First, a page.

Osborn weather station
Unused sensors were donated by the Geography Department to the Center to serve as the basis for a new weather station at the Osborn Preserve. Two Engineering Science students took on the challenge of constructing a long-term weather station as their capstone project. Project goals included transmitting data wirelessly to the base station, easy to read LabView interface, robust and reliable outdoor system, self-sufficient power, data storage for extended periods of time, compliance with EPA standards for climate measurements, and long system lifespan.
The weather station tower was installed using Campbell Scientific guidelines (UT20 and UT30 Tower-based Weather Stations. Copyright © 1993-2010 Campbell Scientific, Inc.). Weather sensors and transmission equipment is powered using solar panels, homemade wind generator, and a 6V 4.5 Ah Universal battery. Upon installation sensors were over 15 years old but had never been removed from their shipping boxes. Each sensor was tested before installation using manufacturer guidelines:
- Solar Radiation - WEATHERtronics’ Star Pyranometer Model 3020
- Rain Gauge - DataLynx Instruments Tipping Bucket Model 260-300; accurate to within ± 3% with precipitation of 1-60 inches per hour
- Wind Speed and Direction: Young Model 05103 Wind Monitor; accurate to within 2.2 mph up to 130 mph; 360º range accurate to within 5º
- Air Temperature - Microchip Temperature Sensor MCP9701; enclosed within Young Model 41002 Gill Multi-Plate Radiation Shield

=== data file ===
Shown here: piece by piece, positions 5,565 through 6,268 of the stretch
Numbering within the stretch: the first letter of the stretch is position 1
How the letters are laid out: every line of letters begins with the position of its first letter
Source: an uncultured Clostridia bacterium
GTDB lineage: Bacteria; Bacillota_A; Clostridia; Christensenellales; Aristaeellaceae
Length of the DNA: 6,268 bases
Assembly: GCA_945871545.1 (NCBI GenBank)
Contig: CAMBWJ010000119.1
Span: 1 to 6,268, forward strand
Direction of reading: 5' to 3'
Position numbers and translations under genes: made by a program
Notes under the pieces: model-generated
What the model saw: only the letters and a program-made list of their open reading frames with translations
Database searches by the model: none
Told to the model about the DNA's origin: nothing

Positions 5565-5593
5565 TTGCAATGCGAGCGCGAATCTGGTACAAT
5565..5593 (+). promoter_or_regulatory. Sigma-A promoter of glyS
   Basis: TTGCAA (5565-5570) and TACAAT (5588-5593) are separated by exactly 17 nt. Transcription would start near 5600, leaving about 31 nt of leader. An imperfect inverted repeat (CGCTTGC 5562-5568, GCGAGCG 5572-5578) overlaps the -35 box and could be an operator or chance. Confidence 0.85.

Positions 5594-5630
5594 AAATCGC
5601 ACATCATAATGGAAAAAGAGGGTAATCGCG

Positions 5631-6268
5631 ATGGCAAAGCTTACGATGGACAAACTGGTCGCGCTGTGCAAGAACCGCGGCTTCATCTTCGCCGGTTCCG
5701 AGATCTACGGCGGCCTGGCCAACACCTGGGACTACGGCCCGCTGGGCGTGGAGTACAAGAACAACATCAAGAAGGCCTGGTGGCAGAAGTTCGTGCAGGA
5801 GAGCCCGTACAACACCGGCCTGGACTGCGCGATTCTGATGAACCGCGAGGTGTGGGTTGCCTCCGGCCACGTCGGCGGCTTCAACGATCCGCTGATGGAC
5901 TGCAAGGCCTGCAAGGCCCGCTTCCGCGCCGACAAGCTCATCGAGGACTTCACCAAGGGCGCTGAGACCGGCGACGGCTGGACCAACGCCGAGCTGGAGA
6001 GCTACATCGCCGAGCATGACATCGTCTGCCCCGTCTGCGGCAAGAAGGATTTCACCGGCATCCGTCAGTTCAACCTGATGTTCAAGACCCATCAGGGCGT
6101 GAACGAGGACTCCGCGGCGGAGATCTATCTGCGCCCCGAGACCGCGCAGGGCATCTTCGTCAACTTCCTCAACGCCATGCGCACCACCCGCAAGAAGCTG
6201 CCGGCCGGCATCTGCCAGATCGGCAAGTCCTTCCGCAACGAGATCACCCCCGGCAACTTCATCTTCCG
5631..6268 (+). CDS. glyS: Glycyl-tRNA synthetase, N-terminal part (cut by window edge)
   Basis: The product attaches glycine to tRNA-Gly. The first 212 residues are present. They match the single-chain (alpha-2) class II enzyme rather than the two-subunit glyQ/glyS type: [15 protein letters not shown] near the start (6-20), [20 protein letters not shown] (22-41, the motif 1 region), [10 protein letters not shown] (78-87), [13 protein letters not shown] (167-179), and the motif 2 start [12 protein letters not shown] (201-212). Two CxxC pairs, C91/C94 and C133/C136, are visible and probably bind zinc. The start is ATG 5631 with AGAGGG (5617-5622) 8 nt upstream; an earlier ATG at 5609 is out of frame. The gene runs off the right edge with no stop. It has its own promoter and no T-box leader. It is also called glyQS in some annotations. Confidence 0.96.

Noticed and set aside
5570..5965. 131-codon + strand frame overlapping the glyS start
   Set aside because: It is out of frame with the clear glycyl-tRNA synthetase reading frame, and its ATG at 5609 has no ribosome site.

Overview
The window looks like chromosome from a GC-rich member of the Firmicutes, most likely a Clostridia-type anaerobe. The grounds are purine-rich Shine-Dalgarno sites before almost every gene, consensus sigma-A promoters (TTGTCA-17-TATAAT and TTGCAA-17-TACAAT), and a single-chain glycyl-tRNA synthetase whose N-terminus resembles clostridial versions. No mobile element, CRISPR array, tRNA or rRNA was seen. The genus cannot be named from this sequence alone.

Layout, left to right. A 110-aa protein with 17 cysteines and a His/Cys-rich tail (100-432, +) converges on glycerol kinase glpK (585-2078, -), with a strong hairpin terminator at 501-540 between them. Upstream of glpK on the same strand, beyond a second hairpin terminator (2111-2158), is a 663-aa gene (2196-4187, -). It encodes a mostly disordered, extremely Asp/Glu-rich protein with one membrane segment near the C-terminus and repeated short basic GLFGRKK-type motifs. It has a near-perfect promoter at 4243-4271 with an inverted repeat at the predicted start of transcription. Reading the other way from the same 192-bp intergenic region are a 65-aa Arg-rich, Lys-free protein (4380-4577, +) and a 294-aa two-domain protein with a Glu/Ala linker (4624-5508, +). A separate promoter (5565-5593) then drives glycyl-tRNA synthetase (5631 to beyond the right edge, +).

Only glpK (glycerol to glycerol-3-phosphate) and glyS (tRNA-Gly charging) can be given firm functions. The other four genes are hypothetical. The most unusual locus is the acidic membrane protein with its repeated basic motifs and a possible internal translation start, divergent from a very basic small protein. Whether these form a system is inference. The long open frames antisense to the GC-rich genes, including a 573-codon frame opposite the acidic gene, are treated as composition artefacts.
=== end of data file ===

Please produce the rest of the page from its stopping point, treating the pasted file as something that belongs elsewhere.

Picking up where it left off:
- Barometric Pressure -
- Humidity - installed within Young Model 41002 Gill Multi-Plate Radiation Shield
Data are transmitted from the weather tower to a computer housed in the Marjory Osborn Research and Education Center. All the data are saved in .xls files and plotted locally using LabVIEW. To make data available on the internet, files from the Osborn computer are downloaded manually using TeamViewer and then postprocessed using AWK, Python, and Shell Scripting to fix the time format and remove invalid data. Data are then uploaded into a Google Spreadsheet in Google Document and Google Chart is used to plot variables (e.g., Temp, Rain). (To learn more about weather station system hardware and processes used to test the circuitry for reliability and accuracy, refer to FOCS Weather Station).
|Fairfield Osborn Climate Station||report||Fairfield Osborn Climate Station project description||Kyler Connelly, Chris Dennison|
|Weather data May-June 2012||data||Osborn weather station May-Jun 2012||Kyler Connelly, Chris Dennison|